Story by So Abapa Boateng, Nkoranza

It was yet another grueling and enduring moment for Community-Based Facilitators (CBFs) from ten partner communities in the Nkoranza South Municipality of the Bono East Region of Ghana. These CBFs, together with selected members of staff of the Nkoranza South Municipal Assembly, gathered once again in Nkoranza to deepen their understanding of the Facilitated Collective Action Process (FCAP), which aims at strengthening local participation in the implementation of the assembly’s medium term development plan.

One of the key highlights of the meeting was field practicing proposal development, which primarily provides an opportunity for the CBFs and the local government staff to interact with community members on the practicalities involved in community meetings in relation to the smooth implementation of FCAP.

The field practicing proposal development phase provides an opportunity for a community to delve deeper into the choice of its development pathway and how it will aid in the fulfilment of the community’s development vision in line with the local assembly’s medium-term plan.

The CBFs literally put into practice the activities learnt during the proposal development process. As part of the field practice, a topic from the proposal development sub-phase is selected for a facilitator to plan and come up with a meeting guide to facilitate it at a community meeting.

As part of the field practicing proposal development, the CBFs visit selected project sites identified by the communities for their development pathways. This provides yet another opportunity for community leaders to delve deeper into the choice of the pathway and how it will aid in the fulfilment of their community development vision.

The core objective is to equip the CBFs and the assembly staff with practical experience during the proposal development sub-phase. The CBFs plan their meetings by outlining the topics to be discussed, the facilitation techniques to be used and go further to figure out possible challenges that might come their way and how they will be addressed.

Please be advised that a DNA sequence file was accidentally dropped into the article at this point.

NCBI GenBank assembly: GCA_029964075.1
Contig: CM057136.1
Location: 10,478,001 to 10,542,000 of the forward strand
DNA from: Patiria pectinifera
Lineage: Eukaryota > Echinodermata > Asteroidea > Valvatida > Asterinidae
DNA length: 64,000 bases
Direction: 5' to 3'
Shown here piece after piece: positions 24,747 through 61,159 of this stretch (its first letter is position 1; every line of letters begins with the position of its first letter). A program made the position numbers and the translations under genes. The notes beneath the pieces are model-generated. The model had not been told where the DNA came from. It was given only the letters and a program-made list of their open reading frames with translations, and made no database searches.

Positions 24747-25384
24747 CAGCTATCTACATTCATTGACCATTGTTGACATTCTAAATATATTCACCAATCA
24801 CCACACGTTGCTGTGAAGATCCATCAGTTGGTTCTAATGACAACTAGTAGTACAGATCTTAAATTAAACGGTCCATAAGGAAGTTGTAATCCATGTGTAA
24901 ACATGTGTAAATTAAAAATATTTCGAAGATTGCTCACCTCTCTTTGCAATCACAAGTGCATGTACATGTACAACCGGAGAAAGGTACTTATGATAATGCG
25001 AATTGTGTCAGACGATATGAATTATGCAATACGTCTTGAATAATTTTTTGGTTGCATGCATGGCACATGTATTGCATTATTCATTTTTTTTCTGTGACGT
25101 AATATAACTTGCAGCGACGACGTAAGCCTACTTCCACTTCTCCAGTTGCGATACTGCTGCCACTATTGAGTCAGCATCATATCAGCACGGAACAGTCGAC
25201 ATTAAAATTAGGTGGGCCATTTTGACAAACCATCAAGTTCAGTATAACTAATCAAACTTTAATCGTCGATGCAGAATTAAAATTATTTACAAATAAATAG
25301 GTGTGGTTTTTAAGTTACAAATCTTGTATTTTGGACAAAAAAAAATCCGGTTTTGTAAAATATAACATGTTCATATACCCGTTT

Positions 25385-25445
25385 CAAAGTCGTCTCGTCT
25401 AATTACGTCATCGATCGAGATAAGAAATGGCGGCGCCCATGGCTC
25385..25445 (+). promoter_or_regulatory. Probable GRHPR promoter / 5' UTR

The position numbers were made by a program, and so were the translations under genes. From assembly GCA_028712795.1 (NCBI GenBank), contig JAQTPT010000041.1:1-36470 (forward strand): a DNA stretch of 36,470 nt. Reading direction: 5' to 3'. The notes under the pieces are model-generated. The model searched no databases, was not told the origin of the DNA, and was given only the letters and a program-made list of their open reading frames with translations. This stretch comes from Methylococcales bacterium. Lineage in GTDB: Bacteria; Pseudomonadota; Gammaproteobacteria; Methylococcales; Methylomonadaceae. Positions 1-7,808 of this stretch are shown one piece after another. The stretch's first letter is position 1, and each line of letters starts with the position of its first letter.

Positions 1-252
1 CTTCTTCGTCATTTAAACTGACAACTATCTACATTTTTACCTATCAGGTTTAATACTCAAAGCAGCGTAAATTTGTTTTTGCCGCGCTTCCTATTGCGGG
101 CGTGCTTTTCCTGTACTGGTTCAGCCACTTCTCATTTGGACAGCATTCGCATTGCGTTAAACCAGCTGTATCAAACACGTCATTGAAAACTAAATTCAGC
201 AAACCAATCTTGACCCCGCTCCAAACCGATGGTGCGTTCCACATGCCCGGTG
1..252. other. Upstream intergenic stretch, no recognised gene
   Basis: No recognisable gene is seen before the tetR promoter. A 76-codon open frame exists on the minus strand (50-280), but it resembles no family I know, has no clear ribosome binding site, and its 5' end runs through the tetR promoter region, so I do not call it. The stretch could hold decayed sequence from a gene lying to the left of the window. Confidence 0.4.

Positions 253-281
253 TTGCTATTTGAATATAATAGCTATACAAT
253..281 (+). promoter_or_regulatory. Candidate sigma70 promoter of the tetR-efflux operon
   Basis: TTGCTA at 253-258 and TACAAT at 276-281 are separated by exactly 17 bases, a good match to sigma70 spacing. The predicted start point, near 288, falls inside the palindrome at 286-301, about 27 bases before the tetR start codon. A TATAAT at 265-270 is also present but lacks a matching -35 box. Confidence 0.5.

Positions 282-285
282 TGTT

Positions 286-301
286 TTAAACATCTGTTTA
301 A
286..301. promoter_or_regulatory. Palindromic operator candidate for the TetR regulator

The Director for Community-Driven Development (CDD) programs of ACA, Nana Ama Nketia-Quaidoo (Mrs), noted in an interview, that such an activity offers ACA the opportunity to assess the level of understanding of the CBFs on the various topics treated during the training sessions and how they will put the knowledge acquired into practice.

“The assessment is done on their level of preparedness before the meeting, their understanding of the topic, the techniques used during the facilitation and how well they engaged the communities during the community meeting. It enables the trainers to identify areas that need improvement during the facilitation and promptly work with the facilitator to identify ways of improving upon it before the actual proposal development meeting in the communities start.”

“It also builds the confidence of the CBFs in facilitating the various steps of the proposal development sub-phase and enables the assembly staff supervise them appropriately and further details the role of the technical advisor during the proposal development sub phase, which is guiding the communities to strategically tailor their implementation action plan and budget to their desired projects or development pathways.

Bonsu and Nkwabeng hosted the team for the field practice, which was generally very successful. The team visited the Nkwabeng community development site where a proposed Out-Patients Department (OPD) is to be built under FCAP.

At Bonsu, the visit took the team to the Bonsu water site to get firsthand knowledge on their proposition for an extension of water to their households.

The ten communities which participated in the training programme were Akuma, Akumsa Domase, Abuontem, Asuano, Barnufour, Brahoho, Bredi No. 1, Bonsu, Nkwabeng and Kyekyewere.

Advocates for Community Alternatives (ACA), a non-profit-making organisation, which helps West African communities that are threatened by the destructive impacts of extractive projects to take control of their futures, is partnering with the Nkoranza South Municipal Assembly to roll out FCAP, which is also called “Oman yie die” in Ghana, in these ten communities in the area.

Community meetings are expected to be facilitated for two months by the CBF under the supervision of an ACA trainer and the Nkoranza South Municipal assembly staff.

(Note: The writer is a CDD Trainer based in Nkoranza in the Bono East region of Ghana)